Christian Taylor is a two-time Olympian (2012, 2016) and two-time Olympic gold medalist, as well as four-time World Champion in the sport of track and field. His specialty is the triple jump. Christian started his career as a standout track and field athlete, setting state high school records in the long jump, triple jump, and 400m. He went on to graduate from the University of Florida, where he racked up both indoor and outdoor National Championship titles and a 2011 World Championship. In 2012 at the Olympic Games in London, Christian won in dramatic fashion after scratching on his first two jumps. In 2015, Christian was part of the “greatest triple jump competition” ever, where he jumped over 18 feet and won gold in the World Championships. While competing, Christian has mentored thousands of students with Classroom Champions and has studied for his master’s degree at the University of Florida, which he just completed in December 2019! Christian also sits on the Board of Directors for Classroom Champions.
Shaun Nelms, Ed.D. is the superintendent of East Upper and Lower Schools, a new position created through a unique partnership among NYSED, the Rochester City School District, and University of Rochester. Dr. Nelms has been charged with creating a school reform model that can be replicated throughout the U.S. In 2018, he was named the first William and Sheila Konar Director for the Center for Urban Education Success (CUES) at the University of Rochester’s Warner School of Education. In this role, Dr. Nelms leads the center’s efforts to support the success of K-12 urban schools both locally and nationally through a combination of research, relationship building, and a commitment to pursue and share best practices. A graduate of the University of Rochester, Dr. Nelms received his doctorate in K-12 school leadership and master’s in education. He holds a bachelor’s degree in education from SUNY Fredonia.
About the Moderator
Darri Stephens is a former member of Teach for America and a seasoned educator, with more than 10 years’ experience in Los Angeles and New York City public schools. She’s a published author, who has also worked for education-focused media companies including Nickelodeon, IMAX, EdSurge, and Discovery Education. With master’s degrees in education from both Harvard and Stanford, she’s passionate about creative curriculum development that pushes boundaries, especially considering the influx of today’s technologies. Her most recent positions as Senior Director of Content at Common Sense and Director of Education at Wonder Workshop underscore her love of instructional design, writing, and the ever-changing edtech world—so much so that she has now founded her own content consulting agency, Darrow Ink.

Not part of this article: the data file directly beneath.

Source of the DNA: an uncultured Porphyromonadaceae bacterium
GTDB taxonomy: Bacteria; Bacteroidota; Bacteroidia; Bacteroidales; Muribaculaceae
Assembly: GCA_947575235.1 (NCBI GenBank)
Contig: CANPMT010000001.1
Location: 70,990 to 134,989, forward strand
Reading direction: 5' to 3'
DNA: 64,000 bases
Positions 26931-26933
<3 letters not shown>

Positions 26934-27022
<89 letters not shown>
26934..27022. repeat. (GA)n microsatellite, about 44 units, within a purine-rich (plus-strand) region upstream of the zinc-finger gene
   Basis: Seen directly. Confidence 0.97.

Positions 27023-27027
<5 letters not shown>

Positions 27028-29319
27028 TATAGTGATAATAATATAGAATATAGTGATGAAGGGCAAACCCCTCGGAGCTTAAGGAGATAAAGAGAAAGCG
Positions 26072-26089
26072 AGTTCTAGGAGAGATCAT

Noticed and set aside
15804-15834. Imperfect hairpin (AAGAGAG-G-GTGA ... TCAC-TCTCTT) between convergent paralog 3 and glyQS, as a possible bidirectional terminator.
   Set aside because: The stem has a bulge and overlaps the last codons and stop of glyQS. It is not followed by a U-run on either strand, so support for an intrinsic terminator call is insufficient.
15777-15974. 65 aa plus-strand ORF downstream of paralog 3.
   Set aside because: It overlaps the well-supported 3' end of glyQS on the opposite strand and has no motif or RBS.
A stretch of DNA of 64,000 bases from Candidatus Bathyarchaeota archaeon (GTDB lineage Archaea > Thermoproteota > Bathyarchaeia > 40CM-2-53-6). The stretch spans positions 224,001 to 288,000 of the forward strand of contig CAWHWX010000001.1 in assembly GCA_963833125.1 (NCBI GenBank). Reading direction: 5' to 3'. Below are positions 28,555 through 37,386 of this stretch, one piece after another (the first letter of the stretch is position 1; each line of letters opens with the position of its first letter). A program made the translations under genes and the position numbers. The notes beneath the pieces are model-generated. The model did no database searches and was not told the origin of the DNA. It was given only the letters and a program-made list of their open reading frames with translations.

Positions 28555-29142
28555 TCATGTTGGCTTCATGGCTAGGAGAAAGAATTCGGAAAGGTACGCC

Join the Community
Diversity, Equity, and Inclusion is a free professional learning community on edWeb.net for educators to collaborate around creating equitable learning environments in schools and districts, and for remote learning.
Classroom Champions is a non-profit and registered charity that connects volunteer Olympians, Paralympians, and Professional Athletes to classrooms through a K-8 social and emotional-based curriculum and mentorship experience.
ClassLink is a leading provider of cloud-based education products that connect educators and students with their classroom, their curriculum and each other in richer, more powerful ways. As leading advocates for open data standards, we offer instant access to apps and files with single sign-on, streamline class rostering, automate account provisioning, and provide actionable analytics. ClassLink empowers 13 million students and staff in over 1,700 school systems.
Michele Israel writes about the ideas and best practices that are shared in edWeb’s edWebinars so they can spread innovative and best practices to the education community. Michele owns Michele Israel Consulting, LLC, which serves large and small educational, non-profit, media, corporate, eLearning, and blended learning organizations to bolster products and programs. Her rich career spans over 25 years of successfully developing educational materials and resources, designing and facilitating training, generating communication materials and grant proposals, and assisting in organizational and program development. In addition to lesson plans and other teacher resources, Michele’s portfolio includes published articles covering a range of educational and business topics.